It is so easy to get preoccupied and caught up in the negatives and the challenges that come with an autism diagnosis. Yes, there are hurdles to face and problems to overcome – there certainly are.
However, there are also some amazing opportunities that arise as part of ASD, things that are often overlooked or forgotten amid the grind and struggles of everyday life.
I call them the positives of autism. And we shouldn’t forget that some positives do indeed exist.
Focus on Positives

image source

I wanted to acknowledge some of the positives as I know that I would not have had the opportunity to experience them if it wasn’t for autism:

  • I love the special interests that I have been introduced to by my kids. I have learned about all sorts of things like the instruments in the orchestra, about the planets and the solar system and about the world of My Little Ponies. I would have never had known about them in the same sort of depth if it wasn’t for autism.
  • I love the focus and intense concentration that my kids display when engaged in their special interests. Sometimes it is infuriating when they are so totally absorbed to the point of disengagement with the world around them but mostly I’m proud that they have the ability to maintain such focus for long stretches of time.
  • I have developed greater patience because of autism. I’m still far from the most patient person on the planet but I have learned to wait and to bide my time in order to best help my kids. I know I am definitely a better person now than I was pre-diagnosis.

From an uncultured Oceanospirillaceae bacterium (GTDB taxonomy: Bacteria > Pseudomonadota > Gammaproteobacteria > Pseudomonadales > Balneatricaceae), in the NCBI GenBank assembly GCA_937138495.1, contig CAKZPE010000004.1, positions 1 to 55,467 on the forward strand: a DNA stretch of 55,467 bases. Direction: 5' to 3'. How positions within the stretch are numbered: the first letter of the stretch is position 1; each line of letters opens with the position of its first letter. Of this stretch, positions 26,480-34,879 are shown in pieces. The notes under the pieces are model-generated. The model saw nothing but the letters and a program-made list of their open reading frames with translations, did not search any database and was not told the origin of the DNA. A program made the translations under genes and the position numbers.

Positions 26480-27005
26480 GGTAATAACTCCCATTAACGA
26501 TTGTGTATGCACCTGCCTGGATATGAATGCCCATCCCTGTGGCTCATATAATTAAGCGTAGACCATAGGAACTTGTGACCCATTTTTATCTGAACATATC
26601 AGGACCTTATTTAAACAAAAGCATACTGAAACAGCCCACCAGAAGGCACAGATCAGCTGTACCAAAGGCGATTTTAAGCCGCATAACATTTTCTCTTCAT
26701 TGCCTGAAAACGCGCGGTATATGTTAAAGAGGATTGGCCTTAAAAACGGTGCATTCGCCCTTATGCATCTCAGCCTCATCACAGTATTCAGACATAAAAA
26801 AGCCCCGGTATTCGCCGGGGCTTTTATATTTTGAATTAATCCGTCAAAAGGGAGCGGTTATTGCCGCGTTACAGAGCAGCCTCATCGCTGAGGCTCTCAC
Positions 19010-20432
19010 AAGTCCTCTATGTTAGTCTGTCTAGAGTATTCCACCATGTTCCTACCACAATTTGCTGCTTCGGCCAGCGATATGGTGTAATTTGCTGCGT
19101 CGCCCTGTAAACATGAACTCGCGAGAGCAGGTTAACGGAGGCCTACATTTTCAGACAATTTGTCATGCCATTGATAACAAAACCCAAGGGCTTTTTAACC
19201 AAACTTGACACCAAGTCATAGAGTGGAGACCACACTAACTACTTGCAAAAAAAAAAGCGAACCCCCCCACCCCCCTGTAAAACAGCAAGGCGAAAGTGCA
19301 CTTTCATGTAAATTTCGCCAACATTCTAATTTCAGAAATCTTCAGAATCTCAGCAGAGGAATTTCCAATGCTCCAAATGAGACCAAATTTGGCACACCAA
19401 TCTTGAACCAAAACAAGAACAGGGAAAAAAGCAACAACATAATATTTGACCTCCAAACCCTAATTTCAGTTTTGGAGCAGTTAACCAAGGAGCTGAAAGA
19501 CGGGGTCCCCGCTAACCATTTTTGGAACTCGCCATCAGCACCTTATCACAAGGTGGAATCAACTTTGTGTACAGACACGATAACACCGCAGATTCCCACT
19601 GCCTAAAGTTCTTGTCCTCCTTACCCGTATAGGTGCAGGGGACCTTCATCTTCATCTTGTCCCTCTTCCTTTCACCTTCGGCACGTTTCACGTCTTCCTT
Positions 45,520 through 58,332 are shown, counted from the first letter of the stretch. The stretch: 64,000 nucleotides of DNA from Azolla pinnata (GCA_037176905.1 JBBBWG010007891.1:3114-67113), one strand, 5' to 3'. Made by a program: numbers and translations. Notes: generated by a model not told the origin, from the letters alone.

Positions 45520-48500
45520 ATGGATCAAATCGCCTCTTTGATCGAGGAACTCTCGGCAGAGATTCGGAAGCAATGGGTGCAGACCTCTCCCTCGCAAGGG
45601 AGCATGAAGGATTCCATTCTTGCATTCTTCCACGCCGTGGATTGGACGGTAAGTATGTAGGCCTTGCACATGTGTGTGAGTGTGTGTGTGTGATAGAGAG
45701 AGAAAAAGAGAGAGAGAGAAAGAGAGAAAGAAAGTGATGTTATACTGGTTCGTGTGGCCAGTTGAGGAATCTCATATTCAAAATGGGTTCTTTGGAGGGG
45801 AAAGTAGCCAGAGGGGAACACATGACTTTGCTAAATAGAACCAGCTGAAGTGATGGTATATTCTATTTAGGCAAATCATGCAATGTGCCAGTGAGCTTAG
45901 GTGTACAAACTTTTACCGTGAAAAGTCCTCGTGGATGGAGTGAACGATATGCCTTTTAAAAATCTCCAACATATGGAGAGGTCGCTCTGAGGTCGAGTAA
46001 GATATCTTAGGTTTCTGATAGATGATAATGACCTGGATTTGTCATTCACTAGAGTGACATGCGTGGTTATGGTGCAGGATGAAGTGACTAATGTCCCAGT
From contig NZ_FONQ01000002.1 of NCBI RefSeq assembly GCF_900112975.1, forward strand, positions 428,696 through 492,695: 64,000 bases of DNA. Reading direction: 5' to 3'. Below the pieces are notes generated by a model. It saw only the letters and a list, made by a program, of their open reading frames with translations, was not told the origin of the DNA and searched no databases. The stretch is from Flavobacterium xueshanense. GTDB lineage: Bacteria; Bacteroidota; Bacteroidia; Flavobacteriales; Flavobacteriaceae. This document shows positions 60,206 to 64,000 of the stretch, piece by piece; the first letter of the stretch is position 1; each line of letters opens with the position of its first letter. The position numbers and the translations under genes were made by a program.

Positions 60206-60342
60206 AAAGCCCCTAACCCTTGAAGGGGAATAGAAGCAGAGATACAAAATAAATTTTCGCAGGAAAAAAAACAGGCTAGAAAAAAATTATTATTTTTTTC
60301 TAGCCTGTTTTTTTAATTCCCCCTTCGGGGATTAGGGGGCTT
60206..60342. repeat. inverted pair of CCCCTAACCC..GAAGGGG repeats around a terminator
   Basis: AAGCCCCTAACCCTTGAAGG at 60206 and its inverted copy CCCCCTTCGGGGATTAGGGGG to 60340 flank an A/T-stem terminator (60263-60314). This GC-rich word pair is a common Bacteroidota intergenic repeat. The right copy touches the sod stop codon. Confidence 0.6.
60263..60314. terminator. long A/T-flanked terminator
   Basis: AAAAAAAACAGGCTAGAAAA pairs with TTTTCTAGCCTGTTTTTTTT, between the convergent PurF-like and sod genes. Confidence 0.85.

• I have a stronger bond with my kids because of autism. I have had to take the time to know them better, to understand how they respond to the world, to read their signs of stress and anxiety. I am their daily go-to person. I help interpret the world for them and make sure they know what is going to happen next. I am their guide yet I will always follow them. Always.
  • I appreciate the opportunities and experiences that have come our way because of autism. I am thankful for the connections made and the communities developed and the relationships formed. I do not feel alone. I know that we belong.
  • I am thankful that autism has forced me to take the time to understand the little, seemingly insignificant things that so affect my children. I am glad that occupational therapy and speech pathology assessments and sessions have shown me how to make seemingly small changes in order to encourage huge strides in development.
  • Most of all I feel lucky to have been given the chance to see the world through very different eyes.

These are just a few of the positives that I have experienced because of autism. What positives would you add to the list?